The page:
Even without the numeric extensions, PDDL is an expressive language, capable of capturing a wide variety of interesting and challenging behaviours. Figure 2 illustrates how PDDL can be used to capture a domain in which a vehicle can move between locations, consuming fuel as it does so.
It can be seen in the example that PDDL includes a syntactic representation of the level of expressivity required in particular domain descriptions through the use of requirements flags. This gives the opportunity for a planning system to gracefully reject attempts to plan with domains that make use of more advanced features of the language than the planner can handle. Syntax checking tools can be used to confirm that the requirements flags are correctly set for a domain and that the types and other features of the language are correctly employed. An example of a problem description to accompany the vehicle domain is shown in Figure 3. The example illustrates that the description of an initial state requires an exhaustive listing of all the (atomic) propositions that hold. Symmetric or transitive relations must be modelled by exhaustive and explicit listing of the propositions that hold. The use of domain axioms to simplify the description of domains that use such relationships has been considered, but remains an untested part of PDDL and therefore an unstable part of the syntax. PDDL domains are not case-sensitive, which is somewhat anachronistic in the light of standard practice in modern programming languages.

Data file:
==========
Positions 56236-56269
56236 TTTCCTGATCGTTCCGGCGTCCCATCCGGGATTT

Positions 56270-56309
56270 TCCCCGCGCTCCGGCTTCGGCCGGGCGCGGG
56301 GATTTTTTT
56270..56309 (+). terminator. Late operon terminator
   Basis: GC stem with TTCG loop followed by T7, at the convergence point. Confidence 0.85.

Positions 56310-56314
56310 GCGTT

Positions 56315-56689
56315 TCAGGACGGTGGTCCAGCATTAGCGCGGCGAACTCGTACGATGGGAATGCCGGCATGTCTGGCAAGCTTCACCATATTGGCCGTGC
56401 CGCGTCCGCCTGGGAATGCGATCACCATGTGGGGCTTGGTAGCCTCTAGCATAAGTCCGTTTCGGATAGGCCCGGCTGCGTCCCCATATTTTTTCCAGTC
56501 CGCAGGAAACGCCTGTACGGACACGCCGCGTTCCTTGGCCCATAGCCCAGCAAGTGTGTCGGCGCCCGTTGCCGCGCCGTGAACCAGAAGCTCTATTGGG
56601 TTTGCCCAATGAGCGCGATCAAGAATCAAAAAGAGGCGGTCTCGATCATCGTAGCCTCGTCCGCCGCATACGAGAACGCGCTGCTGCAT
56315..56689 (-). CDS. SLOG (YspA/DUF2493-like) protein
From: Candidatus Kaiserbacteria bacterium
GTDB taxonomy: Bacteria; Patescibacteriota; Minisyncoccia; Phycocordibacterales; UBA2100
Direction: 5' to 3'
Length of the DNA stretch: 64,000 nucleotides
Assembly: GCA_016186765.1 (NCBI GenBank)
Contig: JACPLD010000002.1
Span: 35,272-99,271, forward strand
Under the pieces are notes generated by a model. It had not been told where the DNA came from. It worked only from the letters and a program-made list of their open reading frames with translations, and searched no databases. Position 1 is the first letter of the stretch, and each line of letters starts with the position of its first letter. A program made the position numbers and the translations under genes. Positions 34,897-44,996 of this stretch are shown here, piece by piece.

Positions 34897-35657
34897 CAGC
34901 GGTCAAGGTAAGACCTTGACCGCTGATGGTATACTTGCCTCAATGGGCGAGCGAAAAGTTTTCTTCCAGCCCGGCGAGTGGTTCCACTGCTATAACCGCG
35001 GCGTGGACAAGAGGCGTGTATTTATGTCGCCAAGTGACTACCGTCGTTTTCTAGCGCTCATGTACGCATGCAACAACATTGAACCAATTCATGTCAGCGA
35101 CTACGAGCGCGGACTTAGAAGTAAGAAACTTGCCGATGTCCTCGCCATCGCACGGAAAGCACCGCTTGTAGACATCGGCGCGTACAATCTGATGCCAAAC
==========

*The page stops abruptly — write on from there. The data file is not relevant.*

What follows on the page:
In the following sections we review the extensions made to PDDL in its development into PDDL2.1, the version of the language used in the third International Planning Competition.